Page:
Modern dogs are not related to bears. Some may look and act like bears but they are separate species. They do share a common ancestor and are both a part of the Caniformia suborder of the Carnivora group.
The Chow-Chow, Eurasier, Tibetan Mastiff, Goldendoodle , and Newfoundlands do look somewhat like bears as pictured below.
There are lots of breeds of dogs out there with a huge variety in their appearance and size. Some breeds much more than others can really genuinely look like bears if you squint a little.
Dogs vs Bears:
- Size and appearance: Bears are generally much larger and heavier than dogs. The smallest bear species, the sun bear, can weigh between 60-150 pounds, while the largest, the polar bear, can weigh up to 1,500 pounds. In contrast, dogs vary significantly in size, with smaller breeds weighing as little as 3 pounds and larger breeds weighing up to 200 pounds. Bears have a stocky build, short tail, and strong limbs, while dogs exhibit a wide range of body shapes and sizes.
- Behavior: Bears are generally solitary animals, with the exception of mother bears with cubs or during mating season. They are also known to be good climbers, swimmers, and have a keen sense of smell. Dogs, on the other hand, are social animals that live in packs in the wild or as domesticated pets with humans. They are often trained to perform various tasks, such as herding, hunting, or providing companionship.
- Habitat: Bears are found in various habitats, including forests, mountains, tundra, and ice, depending on the species. Dogs, in their wild form, inhabit a wide range of environments, from forests and grasslands to deserts and mountains. Domesticated dogs live in human households and communities.
- Diet: Bears are omnivores, eating a diverse diet that includes plants, berries, insects, fish, and mammals. Some species, like the polar bear, are primarily carnivorous, while others, like the giant panda, rely mainly on plants (bamboo). Dogs, both wild and domesticated, are primarily carnivorous but can also consume plant material. Domesticated dogs often eat commercial dog food, which contains a mix of meat, grains, and vegetables.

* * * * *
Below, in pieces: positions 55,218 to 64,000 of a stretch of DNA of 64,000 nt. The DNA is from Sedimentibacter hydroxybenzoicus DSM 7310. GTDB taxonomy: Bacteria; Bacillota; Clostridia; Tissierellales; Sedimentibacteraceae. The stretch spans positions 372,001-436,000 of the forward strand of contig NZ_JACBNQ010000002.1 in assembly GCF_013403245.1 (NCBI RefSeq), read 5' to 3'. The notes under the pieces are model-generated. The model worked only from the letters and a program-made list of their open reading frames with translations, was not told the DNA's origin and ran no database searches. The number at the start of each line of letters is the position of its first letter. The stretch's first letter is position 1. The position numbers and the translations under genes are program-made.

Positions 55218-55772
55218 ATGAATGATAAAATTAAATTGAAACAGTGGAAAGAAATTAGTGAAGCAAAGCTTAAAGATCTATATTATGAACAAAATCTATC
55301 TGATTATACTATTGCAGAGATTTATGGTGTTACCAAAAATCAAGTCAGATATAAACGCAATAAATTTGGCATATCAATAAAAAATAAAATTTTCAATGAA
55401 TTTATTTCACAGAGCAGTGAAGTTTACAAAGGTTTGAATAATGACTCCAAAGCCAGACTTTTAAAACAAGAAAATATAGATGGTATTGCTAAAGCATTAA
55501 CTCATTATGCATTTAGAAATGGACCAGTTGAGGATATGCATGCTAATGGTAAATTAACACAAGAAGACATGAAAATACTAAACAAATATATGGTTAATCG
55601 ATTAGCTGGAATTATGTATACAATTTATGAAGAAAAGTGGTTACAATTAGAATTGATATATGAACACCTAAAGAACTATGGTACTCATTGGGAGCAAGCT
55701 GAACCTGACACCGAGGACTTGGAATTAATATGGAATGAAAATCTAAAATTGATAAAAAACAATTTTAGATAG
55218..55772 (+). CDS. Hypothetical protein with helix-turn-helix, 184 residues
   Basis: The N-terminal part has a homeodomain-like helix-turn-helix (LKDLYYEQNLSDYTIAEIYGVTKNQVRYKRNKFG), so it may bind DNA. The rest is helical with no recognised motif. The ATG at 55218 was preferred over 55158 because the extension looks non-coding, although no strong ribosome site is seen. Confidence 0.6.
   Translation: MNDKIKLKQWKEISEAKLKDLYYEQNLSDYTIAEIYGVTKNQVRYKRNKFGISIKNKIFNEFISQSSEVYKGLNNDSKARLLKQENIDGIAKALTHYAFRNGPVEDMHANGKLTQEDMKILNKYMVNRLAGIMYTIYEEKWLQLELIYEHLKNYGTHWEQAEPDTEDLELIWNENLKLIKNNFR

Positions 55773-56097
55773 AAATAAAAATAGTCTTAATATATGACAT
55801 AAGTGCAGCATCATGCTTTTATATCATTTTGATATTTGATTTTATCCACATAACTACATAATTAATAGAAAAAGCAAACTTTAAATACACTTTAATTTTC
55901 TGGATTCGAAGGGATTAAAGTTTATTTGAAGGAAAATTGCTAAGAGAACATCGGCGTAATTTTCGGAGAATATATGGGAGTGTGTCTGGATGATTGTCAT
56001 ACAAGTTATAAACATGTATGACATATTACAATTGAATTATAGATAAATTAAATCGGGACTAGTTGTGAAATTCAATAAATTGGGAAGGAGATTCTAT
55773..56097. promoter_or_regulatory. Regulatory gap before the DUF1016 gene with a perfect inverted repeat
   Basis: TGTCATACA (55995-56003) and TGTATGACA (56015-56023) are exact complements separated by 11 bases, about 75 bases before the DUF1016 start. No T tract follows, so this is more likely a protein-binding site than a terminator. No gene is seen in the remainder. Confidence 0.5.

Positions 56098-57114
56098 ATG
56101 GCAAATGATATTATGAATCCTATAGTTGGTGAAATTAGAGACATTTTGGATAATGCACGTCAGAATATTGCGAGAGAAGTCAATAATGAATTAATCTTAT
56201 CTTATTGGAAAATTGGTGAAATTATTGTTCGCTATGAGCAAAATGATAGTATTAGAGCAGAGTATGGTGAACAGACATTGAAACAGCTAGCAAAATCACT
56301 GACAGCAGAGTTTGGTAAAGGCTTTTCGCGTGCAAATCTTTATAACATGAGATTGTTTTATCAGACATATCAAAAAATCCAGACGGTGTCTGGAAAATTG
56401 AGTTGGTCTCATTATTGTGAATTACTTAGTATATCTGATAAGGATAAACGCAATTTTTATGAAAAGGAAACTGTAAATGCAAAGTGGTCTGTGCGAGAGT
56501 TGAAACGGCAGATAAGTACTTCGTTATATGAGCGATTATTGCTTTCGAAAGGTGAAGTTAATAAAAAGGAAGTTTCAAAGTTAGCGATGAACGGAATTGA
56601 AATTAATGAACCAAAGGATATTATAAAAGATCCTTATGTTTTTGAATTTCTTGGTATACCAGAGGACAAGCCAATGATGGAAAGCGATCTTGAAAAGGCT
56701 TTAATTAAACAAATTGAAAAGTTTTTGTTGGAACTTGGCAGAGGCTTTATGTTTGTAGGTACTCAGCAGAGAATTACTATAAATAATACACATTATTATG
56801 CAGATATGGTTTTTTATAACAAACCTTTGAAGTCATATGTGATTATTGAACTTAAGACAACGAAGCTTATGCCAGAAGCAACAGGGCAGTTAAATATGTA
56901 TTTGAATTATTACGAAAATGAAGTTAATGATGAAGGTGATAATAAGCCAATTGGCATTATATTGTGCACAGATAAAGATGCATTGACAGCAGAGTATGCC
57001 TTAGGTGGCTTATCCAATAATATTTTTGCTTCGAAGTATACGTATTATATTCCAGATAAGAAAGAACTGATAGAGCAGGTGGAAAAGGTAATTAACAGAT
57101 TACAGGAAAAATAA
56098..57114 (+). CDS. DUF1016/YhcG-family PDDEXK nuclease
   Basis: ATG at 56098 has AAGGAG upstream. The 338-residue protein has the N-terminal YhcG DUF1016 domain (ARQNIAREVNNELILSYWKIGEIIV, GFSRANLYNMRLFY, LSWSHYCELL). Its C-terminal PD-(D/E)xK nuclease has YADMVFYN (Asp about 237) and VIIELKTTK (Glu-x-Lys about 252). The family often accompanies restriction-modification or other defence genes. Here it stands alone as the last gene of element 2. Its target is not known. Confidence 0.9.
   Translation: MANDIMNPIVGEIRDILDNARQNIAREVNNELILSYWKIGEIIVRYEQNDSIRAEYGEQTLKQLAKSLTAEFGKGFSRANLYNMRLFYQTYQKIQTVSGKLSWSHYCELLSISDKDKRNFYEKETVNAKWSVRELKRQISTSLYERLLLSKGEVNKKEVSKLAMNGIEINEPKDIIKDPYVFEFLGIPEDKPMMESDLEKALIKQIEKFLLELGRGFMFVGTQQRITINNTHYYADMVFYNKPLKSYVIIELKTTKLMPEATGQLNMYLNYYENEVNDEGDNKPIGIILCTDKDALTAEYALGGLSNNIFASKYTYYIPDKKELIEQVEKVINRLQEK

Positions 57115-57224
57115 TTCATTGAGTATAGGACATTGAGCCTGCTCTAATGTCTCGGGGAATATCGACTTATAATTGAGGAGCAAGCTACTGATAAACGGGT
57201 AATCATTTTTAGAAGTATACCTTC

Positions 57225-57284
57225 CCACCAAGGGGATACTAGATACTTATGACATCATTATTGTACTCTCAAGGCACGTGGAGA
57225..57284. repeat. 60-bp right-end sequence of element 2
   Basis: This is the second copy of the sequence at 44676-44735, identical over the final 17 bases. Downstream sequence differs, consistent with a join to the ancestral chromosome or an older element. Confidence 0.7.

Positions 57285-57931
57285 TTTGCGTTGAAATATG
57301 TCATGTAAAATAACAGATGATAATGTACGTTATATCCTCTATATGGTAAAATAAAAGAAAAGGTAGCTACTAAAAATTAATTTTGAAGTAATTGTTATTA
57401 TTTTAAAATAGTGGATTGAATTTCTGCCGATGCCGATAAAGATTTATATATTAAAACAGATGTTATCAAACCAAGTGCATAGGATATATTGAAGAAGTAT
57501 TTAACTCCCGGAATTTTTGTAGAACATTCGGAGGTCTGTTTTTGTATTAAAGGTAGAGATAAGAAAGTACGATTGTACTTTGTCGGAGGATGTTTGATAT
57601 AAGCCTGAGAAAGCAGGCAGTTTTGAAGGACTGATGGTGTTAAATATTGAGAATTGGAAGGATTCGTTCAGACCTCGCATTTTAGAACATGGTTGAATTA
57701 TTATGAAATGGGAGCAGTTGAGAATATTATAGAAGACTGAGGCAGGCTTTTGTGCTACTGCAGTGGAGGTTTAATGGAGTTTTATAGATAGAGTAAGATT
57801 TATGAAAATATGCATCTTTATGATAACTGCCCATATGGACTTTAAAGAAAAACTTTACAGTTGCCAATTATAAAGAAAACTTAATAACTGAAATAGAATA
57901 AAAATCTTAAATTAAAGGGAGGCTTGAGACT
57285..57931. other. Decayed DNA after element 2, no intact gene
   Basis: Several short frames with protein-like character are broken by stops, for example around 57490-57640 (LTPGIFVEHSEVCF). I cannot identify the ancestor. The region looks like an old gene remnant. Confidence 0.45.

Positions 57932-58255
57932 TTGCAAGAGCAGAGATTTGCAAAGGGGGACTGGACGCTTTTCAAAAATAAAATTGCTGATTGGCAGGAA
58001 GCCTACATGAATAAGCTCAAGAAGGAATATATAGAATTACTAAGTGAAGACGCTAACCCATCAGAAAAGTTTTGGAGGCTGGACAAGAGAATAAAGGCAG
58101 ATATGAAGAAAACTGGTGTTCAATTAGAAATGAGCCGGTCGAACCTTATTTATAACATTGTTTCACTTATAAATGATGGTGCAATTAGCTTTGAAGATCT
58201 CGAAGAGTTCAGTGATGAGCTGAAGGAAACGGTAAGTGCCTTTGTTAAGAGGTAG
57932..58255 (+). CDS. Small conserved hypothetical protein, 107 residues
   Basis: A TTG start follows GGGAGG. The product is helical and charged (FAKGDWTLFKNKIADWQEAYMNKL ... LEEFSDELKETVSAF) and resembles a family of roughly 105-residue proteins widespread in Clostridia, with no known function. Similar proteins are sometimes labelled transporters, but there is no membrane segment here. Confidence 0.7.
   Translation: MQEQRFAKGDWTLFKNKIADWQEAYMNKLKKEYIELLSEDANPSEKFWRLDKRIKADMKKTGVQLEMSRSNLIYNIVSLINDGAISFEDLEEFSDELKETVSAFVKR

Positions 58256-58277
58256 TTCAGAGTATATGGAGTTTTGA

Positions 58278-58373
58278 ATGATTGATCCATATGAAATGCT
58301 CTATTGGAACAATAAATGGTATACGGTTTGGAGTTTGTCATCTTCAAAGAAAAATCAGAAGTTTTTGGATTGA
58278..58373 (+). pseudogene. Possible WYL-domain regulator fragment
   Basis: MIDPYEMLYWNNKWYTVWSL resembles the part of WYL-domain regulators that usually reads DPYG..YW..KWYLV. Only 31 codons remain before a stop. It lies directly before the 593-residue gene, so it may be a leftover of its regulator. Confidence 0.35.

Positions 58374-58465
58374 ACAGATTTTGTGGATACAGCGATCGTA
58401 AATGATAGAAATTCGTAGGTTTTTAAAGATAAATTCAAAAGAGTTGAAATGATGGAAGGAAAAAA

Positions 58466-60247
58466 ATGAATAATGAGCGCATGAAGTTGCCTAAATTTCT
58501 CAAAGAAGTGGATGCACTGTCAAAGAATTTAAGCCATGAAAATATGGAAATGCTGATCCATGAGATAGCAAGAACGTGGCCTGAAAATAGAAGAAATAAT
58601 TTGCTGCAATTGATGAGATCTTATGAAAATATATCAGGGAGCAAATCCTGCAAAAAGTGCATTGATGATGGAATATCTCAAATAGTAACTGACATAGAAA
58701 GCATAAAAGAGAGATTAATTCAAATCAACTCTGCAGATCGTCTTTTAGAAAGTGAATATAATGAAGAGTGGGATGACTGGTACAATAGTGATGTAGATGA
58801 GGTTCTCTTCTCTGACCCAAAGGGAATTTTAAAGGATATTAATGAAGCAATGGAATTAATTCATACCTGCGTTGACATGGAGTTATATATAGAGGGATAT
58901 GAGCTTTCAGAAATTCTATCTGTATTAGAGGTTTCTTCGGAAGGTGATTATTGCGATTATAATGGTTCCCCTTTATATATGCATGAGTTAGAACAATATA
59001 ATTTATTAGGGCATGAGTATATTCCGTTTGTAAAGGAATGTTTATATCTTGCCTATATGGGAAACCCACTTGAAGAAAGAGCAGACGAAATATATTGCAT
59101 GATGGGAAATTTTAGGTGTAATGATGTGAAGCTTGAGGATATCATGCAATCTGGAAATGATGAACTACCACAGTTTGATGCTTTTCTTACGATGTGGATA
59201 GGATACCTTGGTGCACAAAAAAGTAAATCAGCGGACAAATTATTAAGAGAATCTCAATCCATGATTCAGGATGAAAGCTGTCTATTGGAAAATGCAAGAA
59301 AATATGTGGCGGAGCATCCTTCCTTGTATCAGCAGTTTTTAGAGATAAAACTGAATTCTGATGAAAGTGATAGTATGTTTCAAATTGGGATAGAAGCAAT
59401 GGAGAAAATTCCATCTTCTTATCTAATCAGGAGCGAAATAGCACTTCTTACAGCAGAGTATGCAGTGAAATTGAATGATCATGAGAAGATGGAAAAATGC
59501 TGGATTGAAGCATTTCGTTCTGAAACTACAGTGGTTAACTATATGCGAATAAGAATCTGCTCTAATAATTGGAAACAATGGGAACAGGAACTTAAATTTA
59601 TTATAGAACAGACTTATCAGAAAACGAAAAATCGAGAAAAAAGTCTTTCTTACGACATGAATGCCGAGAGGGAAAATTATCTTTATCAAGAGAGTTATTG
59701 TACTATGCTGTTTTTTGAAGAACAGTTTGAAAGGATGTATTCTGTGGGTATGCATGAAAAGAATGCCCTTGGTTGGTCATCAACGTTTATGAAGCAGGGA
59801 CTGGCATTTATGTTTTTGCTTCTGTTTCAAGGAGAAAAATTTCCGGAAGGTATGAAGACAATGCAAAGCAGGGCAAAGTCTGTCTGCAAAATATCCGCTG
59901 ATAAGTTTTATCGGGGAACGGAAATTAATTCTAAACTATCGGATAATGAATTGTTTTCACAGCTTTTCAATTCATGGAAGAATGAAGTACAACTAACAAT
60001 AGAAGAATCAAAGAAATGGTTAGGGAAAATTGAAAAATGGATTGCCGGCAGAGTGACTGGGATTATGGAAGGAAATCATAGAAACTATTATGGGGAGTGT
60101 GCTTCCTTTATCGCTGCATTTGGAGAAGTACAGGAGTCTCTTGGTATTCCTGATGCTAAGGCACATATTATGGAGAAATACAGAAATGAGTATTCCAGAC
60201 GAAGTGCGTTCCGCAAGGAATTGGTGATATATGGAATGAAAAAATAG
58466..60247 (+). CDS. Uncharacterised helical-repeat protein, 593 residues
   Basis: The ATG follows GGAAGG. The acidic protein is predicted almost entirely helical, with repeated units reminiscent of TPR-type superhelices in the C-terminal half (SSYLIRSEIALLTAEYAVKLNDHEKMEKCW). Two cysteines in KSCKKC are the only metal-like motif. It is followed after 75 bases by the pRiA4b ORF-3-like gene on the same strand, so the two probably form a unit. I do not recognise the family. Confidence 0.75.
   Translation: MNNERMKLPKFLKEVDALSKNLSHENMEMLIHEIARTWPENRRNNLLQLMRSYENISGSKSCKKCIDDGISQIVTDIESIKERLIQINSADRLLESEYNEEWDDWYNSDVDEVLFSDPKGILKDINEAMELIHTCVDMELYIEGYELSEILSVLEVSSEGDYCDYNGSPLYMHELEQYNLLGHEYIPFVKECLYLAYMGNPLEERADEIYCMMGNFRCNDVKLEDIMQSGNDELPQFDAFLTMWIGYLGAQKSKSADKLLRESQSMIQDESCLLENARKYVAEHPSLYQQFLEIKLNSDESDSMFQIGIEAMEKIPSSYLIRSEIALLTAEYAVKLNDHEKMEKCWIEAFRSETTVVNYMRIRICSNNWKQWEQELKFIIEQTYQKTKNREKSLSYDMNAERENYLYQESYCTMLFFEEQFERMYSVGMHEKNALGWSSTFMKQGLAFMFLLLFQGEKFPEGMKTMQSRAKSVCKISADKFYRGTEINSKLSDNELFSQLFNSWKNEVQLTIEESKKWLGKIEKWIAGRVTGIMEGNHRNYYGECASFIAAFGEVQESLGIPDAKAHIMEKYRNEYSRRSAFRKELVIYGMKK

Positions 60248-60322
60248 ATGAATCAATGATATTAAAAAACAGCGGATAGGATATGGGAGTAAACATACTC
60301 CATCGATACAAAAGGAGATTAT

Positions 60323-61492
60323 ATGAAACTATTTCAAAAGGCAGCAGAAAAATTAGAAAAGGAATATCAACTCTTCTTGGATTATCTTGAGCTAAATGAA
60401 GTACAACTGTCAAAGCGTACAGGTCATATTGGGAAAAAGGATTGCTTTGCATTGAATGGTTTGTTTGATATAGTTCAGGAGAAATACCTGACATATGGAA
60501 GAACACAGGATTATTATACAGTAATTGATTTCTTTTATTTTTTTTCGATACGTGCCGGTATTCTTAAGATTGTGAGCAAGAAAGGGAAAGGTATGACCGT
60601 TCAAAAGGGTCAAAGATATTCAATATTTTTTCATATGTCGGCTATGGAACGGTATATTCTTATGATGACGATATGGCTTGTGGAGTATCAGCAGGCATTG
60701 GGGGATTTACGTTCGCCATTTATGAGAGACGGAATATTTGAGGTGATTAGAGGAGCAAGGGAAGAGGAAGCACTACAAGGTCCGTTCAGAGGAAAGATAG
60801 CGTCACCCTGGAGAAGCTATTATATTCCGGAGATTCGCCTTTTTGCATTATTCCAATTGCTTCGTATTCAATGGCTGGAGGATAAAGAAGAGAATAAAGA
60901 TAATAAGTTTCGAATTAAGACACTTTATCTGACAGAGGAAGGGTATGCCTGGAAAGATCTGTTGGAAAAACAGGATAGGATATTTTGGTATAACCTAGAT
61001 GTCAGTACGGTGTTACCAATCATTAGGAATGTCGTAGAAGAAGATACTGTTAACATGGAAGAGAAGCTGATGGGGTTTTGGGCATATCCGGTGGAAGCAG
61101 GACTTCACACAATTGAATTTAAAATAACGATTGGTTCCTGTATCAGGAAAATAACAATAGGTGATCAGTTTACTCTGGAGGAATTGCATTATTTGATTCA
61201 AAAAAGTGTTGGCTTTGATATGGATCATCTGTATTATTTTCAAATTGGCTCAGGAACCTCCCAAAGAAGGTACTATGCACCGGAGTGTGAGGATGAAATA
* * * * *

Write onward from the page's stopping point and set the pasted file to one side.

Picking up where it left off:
- Life expectancy: Bears typically have a longer lifespan than dogs, with some species living up to 30 years in the wild. Domesticated dogs can live anywhere from 7 to 15 years, depending on the breed, diet, and healthcare provided.
- Interactions with humans: While domesticated dogs have been bred for thousands of years to live alongside humans, bears are wild animals that generally avoid human contact. Encounters with bears can be dangerous, particularly if the bear feels threatened or is protecting its young. It is crucial to exercise caution and follow safety guidelines when in areas inhabited by bears.
We track evolution through a giant family tree. There is a common ancestor and that branches off into different groups, and they branch off into groups, and so on and so forth until we get to all the different groups of species that are on the planet today. Bears and dogs aren’t in the same family now, but they were part of the same family back before it branched off.
Specifically, bears and dogs are both a part of the Caniformia (dog-like creatures) suborder of the Carnivora group. This isn’t the only suborder of the Carnivora group. The Feliformia suborder contains cat-like creatures. So the Caniformia group contains all dog-like creatures, including dogs (of course), bears, foxes, raccoons, wolves, and badgers.
They have characteristics like a long snout, non-retractable claws, and a large number of teeth. They are also opportunistic omnivores (much like humans). This is very different from cat-like creatures who are obligate carnivores who can only eat meat.